-Additional doses may be given every 10 to 12 hours if muscle weakness persists.


Intramuscular dosing (based on severity of symptoms):
Weight under 40 kg: 15 mg/kg per single dose; 45 mg/kg total (3 injection) dose
Weight 40 kg and above: 600 mg per single dose; 1800 mg total (3 injection) dose

MILD SYMPTOMS: Give weight appropriate dose (see above) intramuscularly; allow 15 minutes for drug to take effect
-If symptoms persist after 15 minutes, give a second dose; allow 15 minutes for drug to take effect.
-If mild symptoms persist, a third dose may be given.
-If severe symptoms develop any time after the first dose, administer two additional doses intramuscularly in rapid succession.

SEVERE SYMPTOMS: Administer three weight appropriate doses intramuscularly in rapid succession.

PERSISTENT SYMPTOMS:
-If symptoms persist after the complete regimen, the series may be repeated about 1 hour after administration of the last injection


Comments:
-The principle indications for use of this drug are muscle weakness and respiratory depression; in severe poisoning, respiratory depression may be due to muscle weakness.
-Treatment should include general supportive care, atropine, and decontamination also.
-Treatment is most effective if initiated immediately after poisoning.
-Little is accomplished if this drug is given more than 36 hours after termination of exposure to the poison.
-When poison is ingested, take into account the likelihood of continuing absorption from the lower bowel as this constitutes new exposure and fatal relapses have occurred after initial improvement; additional doses may be needed every 3 to 8 hours in this situation.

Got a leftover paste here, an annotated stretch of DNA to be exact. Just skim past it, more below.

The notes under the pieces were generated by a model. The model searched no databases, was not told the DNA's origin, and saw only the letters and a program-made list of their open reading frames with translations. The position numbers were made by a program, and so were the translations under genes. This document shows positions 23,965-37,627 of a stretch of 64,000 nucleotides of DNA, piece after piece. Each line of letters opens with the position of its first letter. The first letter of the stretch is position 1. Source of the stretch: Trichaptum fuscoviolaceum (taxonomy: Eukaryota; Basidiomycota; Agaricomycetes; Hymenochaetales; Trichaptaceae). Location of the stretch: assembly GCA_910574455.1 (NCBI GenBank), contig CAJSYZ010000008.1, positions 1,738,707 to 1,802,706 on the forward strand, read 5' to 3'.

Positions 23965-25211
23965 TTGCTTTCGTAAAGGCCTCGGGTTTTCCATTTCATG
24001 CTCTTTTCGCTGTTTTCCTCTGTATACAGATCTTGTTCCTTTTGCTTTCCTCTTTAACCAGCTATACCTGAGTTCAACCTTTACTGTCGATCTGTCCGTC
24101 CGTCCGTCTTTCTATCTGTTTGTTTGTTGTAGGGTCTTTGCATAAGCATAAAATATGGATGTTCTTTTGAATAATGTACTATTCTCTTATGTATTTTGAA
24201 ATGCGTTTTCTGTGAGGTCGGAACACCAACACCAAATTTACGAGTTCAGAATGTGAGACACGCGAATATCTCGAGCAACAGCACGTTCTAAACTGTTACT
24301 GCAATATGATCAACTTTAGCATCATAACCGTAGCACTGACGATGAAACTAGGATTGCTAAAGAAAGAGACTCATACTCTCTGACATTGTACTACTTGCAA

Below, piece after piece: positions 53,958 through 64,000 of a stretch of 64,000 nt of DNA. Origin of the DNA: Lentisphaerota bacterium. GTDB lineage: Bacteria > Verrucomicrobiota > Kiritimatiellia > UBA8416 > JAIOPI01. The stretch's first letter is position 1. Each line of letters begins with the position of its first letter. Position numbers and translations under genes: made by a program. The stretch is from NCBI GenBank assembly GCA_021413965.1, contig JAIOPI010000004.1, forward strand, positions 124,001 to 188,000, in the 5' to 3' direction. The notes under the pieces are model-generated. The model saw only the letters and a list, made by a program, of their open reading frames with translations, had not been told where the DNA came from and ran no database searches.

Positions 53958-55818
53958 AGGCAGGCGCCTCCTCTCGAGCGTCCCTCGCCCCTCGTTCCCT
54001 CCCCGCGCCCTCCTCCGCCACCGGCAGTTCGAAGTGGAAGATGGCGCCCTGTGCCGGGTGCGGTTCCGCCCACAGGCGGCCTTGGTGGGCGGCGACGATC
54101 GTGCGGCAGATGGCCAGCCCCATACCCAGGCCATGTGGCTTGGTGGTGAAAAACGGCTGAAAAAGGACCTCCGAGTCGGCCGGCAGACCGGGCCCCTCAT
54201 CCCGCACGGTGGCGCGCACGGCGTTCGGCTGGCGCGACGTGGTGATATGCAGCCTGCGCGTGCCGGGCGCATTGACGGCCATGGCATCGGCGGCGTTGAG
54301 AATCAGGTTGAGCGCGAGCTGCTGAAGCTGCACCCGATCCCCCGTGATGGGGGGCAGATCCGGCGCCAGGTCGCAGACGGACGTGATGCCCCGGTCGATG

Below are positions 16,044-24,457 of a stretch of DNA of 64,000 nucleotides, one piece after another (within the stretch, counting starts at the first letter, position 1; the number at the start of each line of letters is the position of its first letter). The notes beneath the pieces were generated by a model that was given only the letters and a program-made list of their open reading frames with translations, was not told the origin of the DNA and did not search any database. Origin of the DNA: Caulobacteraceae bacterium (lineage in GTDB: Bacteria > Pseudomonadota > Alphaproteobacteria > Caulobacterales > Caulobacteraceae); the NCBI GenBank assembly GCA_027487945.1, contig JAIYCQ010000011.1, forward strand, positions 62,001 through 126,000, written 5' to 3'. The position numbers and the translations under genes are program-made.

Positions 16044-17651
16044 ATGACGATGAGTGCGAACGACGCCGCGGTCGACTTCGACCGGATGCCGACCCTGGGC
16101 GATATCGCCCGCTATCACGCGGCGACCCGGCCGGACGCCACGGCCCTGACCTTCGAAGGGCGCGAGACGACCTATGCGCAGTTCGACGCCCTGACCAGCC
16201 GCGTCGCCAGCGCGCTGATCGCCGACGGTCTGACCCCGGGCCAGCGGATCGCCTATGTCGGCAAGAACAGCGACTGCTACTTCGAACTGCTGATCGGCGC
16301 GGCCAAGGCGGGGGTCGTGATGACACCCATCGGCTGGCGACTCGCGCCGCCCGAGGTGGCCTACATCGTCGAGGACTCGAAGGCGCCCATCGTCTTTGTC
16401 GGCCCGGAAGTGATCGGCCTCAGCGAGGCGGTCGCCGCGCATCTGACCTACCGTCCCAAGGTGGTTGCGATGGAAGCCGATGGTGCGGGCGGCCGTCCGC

-Keep the patient under observation for at least 48 to 72 hours.
-If dermal exposure occurred, remove clothing and wash skin and hair thoroughly with sodium bicarbonate or alcohol as soon as possible.
-Provide supportive care, including airway management, respiratory and cardiovascular support, correction of metabolic abnormalities, and seizure control as needed for severe poisoning.
-Give atropine as soon as possible after hypoxemia has improved; do not give atropine if significant hypoxia is present because of the risk of atropine induced ventricular fibrillation.
-Administer atropine intravenously until full atropinization (secretions are inhibited) or signs of atropine toxicity appear (delirium, hyperthermia, muscle twitching).
-Maintain some degree of atropinization for at least 48 hours and until any depressed blood cholinesterase activity is reversed.